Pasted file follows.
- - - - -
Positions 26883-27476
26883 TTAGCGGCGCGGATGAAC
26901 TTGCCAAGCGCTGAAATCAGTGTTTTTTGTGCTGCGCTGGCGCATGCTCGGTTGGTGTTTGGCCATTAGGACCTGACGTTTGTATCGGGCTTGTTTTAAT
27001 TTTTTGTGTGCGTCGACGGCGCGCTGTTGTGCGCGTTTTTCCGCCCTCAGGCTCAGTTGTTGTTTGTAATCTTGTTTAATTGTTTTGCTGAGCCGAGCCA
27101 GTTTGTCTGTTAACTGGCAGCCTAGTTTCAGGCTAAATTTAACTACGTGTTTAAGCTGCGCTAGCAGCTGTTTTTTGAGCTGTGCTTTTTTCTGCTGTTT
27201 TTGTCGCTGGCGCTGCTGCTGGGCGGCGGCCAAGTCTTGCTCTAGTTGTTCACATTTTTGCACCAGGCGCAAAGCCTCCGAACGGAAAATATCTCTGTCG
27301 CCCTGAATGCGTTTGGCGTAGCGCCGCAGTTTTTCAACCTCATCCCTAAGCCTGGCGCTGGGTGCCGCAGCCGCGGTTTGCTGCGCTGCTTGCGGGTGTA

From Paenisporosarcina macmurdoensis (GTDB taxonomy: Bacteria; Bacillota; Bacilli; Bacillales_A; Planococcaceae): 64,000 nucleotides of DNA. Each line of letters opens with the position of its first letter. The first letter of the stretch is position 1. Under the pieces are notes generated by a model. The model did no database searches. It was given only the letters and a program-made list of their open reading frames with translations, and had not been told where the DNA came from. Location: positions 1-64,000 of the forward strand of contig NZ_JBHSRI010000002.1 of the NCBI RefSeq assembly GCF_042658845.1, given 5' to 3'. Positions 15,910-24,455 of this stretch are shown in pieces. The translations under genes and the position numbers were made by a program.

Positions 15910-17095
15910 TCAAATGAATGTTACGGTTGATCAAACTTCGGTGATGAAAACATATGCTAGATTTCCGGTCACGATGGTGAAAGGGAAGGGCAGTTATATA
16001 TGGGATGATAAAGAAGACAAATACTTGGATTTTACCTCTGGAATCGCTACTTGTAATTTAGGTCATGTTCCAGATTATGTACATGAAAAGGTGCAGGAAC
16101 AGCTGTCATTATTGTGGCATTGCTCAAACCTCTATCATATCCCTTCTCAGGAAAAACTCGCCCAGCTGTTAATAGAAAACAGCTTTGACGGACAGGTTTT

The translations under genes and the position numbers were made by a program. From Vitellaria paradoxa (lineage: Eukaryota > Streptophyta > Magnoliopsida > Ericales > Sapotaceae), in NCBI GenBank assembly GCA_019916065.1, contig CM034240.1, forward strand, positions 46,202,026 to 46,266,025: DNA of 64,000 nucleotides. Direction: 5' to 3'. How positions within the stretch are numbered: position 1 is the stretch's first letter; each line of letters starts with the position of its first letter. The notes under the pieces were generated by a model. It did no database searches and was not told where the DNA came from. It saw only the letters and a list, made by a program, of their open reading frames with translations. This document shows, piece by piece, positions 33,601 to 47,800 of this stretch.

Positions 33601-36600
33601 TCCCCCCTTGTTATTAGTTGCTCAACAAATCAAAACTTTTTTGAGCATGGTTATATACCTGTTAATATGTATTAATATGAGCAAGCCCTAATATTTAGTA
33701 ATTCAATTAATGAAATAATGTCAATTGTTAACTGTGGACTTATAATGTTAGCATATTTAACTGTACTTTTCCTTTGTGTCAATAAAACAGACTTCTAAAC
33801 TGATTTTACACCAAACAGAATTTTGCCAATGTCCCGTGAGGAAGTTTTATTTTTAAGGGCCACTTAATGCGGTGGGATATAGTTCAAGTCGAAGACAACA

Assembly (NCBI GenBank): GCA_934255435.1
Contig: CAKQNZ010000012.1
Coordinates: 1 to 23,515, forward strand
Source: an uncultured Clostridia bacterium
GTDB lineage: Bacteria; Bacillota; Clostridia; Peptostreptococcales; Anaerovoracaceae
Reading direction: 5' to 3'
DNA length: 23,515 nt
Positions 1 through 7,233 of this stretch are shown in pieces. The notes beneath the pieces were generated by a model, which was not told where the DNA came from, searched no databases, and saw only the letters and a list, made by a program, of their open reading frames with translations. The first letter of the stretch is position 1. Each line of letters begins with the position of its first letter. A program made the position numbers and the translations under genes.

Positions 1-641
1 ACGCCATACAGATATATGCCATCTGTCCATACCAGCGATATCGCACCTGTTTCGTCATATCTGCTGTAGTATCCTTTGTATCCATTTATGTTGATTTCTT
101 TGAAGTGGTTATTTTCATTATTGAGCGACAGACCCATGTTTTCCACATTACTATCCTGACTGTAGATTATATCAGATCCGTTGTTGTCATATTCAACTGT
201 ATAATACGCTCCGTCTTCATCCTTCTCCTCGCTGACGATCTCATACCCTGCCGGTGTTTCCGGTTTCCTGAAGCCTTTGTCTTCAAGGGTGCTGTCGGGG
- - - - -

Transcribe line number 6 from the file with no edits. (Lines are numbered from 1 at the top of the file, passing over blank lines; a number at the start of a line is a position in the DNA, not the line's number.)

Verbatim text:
27201 TTGTCGCTGGCGCTGCTGCTGGGCGGCGGCCAAGTCTTGCTCTAGTTGTTCACATTTTTGCACCAGGCGCAAAGCCTCCGAACGGAAAATATCTCTGTCG